American system of assigning indigent defendants to public lawyers is based on  denial of choice as a form of congestion management. Attempt to solve the apparent unfairness of the system by allowing defendants choice in Comal county, Texas resulted in  overcrowding of the most popular lawyers. We argue for implementing efficient mobility-free allocations, that is, efficient allocations which ensure that no defendant would like to unilaterally switch a lawyer. We show that such allocations always admit minimal envy among efficient allocations. We provide a modification of the Top Trading Cycles algorithm  (Shapley, Scartf,1974)  called the Congestion Cutting Top Trading Cycles algorithm, which always finds such an allocation. We demonstrate that no mobility-free and efficient mechanism is strategy-proof and derive the limit to individual gain from manipulation.


JEL: C78, D62

Matching Lawyers on Contests  (joint with Kemal Kivanc Akoz, Emre Dogan, and Behrang Kamali)

Consider an allocation problem of lawyers and prosecutors, to legal cases with indigent clients. Each allocation corresponds to a three-sided matching between lawyers, cases, and prosecutors. Once matched, lawyers and prosecutors exert costly effort to win the cases. Effort costs generate moral hazard, and the matching generates externalities across the two sides of cases. We find that pairwise stability implies negative sorting of lawyers and prosecutors in terms of their talents. However, in many cases total effort maximizing matching implies positive sorting. Moreover, stable matchings are especially bad for the worse-off defendants. Our model provides a benchmark for evaluating moral hazard in legal systems.

JEL: C78, D62

Dynamics of Collective Litigation (joint with Andrés Espitia De la Hoz )

In collective litigations the outcome of the trial may depend on the number of litigants. In this paper, we study how collectives form and explore actions that the defendant can take to interfere in this process. We propose a dynamic model of litigation in which a defendant faces the arrival of plaintiffs over time and where the defendant is privately informed about the scope of the harm she has caused (e.g. how many consumers have been exposed to a defective product). We show that when all plaintiffs are strategic the defendant can completely avoid the formation of a collective. However, if some plaintiffs (exogenously) join the collective then strategic plaintiffs may also join. We compare the baseline, in which all settlements are public, to a setting where the privacy of settlements is endogenous. We show that use of private settlements can decrease expected payments for some plaintiffs but may increase payments to subsequent ones. The defendant gains on the possibility of settling the case secretly only if the plaintiffs prior about the scope of the harm is low.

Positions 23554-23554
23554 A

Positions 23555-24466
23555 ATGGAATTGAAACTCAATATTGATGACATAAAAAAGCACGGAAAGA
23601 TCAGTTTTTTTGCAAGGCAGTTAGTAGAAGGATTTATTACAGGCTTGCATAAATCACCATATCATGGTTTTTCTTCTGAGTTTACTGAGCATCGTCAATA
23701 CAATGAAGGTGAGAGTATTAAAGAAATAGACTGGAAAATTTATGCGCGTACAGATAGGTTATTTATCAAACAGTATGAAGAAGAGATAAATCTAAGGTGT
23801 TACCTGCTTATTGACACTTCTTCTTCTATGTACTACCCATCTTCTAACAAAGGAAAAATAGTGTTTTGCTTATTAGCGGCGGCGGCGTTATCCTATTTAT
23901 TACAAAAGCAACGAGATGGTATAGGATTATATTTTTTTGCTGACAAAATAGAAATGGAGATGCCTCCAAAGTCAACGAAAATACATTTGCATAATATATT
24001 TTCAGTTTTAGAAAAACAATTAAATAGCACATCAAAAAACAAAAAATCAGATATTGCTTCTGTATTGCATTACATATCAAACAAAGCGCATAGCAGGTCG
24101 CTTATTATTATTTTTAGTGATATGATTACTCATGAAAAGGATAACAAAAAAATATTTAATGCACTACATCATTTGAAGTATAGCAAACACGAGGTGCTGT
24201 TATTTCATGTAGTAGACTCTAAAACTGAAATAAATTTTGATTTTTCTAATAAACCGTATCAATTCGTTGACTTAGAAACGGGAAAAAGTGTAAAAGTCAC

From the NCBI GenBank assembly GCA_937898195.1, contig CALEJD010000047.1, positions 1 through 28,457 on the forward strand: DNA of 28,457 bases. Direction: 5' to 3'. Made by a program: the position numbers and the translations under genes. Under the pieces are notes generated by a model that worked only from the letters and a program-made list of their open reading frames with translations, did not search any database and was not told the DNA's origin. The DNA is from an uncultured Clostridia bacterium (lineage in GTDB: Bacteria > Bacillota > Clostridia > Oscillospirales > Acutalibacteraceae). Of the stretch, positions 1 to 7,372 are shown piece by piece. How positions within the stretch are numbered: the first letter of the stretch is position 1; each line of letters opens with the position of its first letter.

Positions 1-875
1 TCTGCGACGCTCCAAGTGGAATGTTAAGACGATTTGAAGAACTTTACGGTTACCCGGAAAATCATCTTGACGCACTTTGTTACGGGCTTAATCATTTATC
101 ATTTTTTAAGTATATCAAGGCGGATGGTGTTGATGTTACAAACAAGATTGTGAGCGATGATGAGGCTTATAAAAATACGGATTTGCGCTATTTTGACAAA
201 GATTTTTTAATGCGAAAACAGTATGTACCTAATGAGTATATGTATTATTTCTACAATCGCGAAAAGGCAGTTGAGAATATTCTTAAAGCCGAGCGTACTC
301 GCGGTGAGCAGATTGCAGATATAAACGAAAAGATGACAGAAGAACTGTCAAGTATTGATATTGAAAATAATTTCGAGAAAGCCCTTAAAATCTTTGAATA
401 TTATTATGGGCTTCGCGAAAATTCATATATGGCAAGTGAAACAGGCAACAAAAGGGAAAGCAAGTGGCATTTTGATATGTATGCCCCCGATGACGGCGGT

JEL: D82, D83, K41

Trust and  Network Formation (joint with: Juan Camilo Cardenas, Davide Pietrobon, Tomás Rodríguez Barraquer, and Tatiana Velasco)

We study whether trust towards strangers is a determinant of social networks among an incoming cohort of first-year undergraduate students. We employ an experiment and survey questions to measure students' trust before they have substantial chances to meet and socialize. After four months, during which the students have many opportunities to interact, we elicit five networks capturing different relationships between them. The students' initial levels of trust do not significantly predict the relationships they formed after four months. In contrast, time of exposure, similarity in socioeconomic status, and hometown are relevant determinants of relationship formation.

Online Appendix  

JEL: C80, D85, D90, D91, Z13